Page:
The epidemiology of behavioural problems in dogs and cats: a survey of veterinary practitioners
Behavioural problems directly affect the welfare of dogs and cats. The existence of a behavioural problem is a factor in the euthanasia and relinquishment of animals to shelters — a significant proportion of companion animals that are abandoned and euthanased are attributed to behavioural problems. Some behavioural problems are linked to stress and anxiety. In order to prevent and treat behavioural problems it is essential to have good epidemiological data. Most studies regarding the prevalence of behavioural problems use data from veterinary behaviourists. To our knowledge, no studies regarding the prevalence of small animal behavioural problems have been conducted in Spain. Therefore, a study was designed to estimate different aspects of canine and feline behavioural problems in Spain from the perspective of the veterinary practitioner. Of 433 valid questionnaires returned during a six month period, 46.2% of veterinarians referred cases to veterinary behaviourists and 12.3% to dog trainers; 34.7% never referred cases. Destructiveness, aggression and house soiling were the most frequent complaints regarding behavioural problems in dogs, whereas house soiling was clearly considered the main behavioural complaint in cats, followed by furniture scratching and excessive vocalisation. Behavioural modification was considered the most effective treatment for dogs, followed by drugs and castration. In cats the most effective treatment was castration, followed by drug therapy and behavioural modification.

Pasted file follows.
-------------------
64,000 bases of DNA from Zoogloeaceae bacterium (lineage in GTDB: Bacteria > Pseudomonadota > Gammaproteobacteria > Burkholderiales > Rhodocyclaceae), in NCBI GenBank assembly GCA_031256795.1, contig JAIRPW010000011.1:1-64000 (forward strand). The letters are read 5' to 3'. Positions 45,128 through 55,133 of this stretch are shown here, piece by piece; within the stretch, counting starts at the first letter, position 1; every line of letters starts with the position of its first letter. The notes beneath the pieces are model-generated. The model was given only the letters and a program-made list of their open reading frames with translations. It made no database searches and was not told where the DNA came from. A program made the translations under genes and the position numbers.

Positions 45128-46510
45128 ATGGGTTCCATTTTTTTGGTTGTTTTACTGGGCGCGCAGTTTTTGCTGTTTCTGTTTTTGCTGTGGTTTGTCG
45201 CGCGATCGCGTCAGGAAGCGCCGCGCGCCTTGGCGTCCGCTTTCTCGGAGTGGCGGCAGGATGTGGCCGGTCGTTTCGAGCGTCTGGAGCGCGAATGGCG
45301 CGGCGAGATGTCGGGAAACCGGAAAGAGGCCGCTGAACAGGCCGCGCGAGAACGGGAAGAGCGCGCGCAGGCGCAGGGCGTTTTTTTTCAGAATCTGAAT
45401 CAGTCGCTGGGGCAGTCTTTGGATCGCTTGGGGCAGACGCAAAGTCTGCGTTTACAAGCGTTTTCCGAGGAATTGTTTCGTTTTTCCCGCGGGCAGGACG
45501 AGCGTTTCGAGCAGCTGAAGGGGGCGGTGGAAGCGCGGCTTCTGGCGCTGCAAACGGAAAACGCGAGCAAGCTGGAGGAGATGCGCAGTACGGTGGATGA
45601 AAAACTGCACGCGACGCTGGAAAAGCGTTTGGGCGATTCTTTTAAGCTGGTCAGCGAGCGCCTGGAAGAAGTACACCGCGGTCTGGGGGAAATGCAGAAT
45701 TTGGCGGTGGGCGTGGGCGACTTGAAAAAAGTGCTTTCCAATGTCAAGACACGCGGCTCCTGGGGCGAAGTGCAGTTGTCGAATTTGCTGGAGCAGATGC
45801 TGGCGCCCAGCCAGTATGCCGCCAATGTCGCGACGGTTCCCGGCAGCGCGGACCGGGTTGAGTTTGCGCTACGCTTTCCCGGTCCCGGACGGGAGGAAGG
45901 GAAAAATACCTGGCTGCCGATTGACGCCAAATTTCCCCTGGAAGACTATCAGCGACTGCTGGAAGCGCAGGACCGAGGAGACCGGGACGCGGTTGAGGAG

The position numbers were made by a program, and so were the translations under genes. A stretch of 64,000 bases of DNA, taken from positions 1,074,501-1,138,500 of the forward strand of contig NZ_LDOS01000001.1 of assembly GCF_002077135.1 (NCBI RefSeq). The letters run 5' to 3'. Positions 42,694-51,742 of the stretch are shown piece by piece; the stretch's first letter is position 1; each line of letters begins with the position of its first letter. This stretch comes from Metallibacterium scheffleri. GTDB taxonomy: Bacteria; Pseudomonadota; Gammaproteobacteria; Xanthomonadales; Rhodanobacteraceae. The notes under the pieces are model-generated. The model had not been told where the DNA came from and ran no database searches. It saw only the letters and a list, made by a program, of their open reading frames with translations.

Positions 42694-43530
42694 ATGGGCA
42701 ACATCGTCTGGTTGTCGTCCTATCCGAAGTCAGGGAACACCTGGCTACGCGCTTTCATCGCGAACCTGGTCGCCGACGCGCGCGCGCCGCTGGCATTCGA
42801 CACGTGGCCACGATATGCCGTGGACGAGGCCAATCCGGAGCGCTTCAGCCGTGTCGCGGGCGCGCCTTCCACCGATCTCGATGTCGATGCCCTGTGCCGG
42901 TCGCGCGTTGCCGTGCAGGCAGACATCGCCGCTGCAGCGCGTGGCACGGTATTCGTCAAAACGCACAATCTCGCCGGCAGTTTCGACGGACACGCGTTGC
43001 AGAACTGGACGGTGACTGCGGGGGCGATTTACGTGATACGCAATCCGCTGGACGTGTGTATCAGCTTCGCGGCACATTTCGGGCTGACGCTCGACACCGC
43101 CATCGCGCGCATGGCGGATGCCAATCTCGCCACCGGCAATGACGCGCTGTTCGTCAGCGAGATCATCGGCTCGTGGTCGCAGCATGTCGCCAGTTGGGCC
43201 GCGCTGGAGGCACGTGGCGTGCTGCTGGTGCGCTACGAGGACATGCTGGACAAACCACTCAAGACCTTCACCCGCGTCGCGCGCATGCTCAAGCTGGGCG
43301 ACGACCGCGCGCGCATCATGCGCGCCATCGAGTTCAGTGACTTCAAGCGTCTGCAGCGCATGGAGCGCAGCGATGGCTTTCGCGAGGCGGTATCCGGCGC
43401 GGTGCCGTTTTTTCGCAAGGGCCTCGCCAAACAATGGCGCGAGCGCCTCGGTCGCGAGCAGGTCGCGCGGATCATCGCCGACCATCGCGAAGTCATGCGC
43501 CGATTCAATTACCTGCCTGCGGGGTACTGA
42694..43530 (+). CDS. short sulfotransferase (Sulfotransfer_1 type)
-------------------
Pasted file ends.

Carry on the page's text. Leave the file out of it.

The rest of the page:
No Reference information available - sign in for access.
No Citation information available - sign in for access.
No Supplementary Data.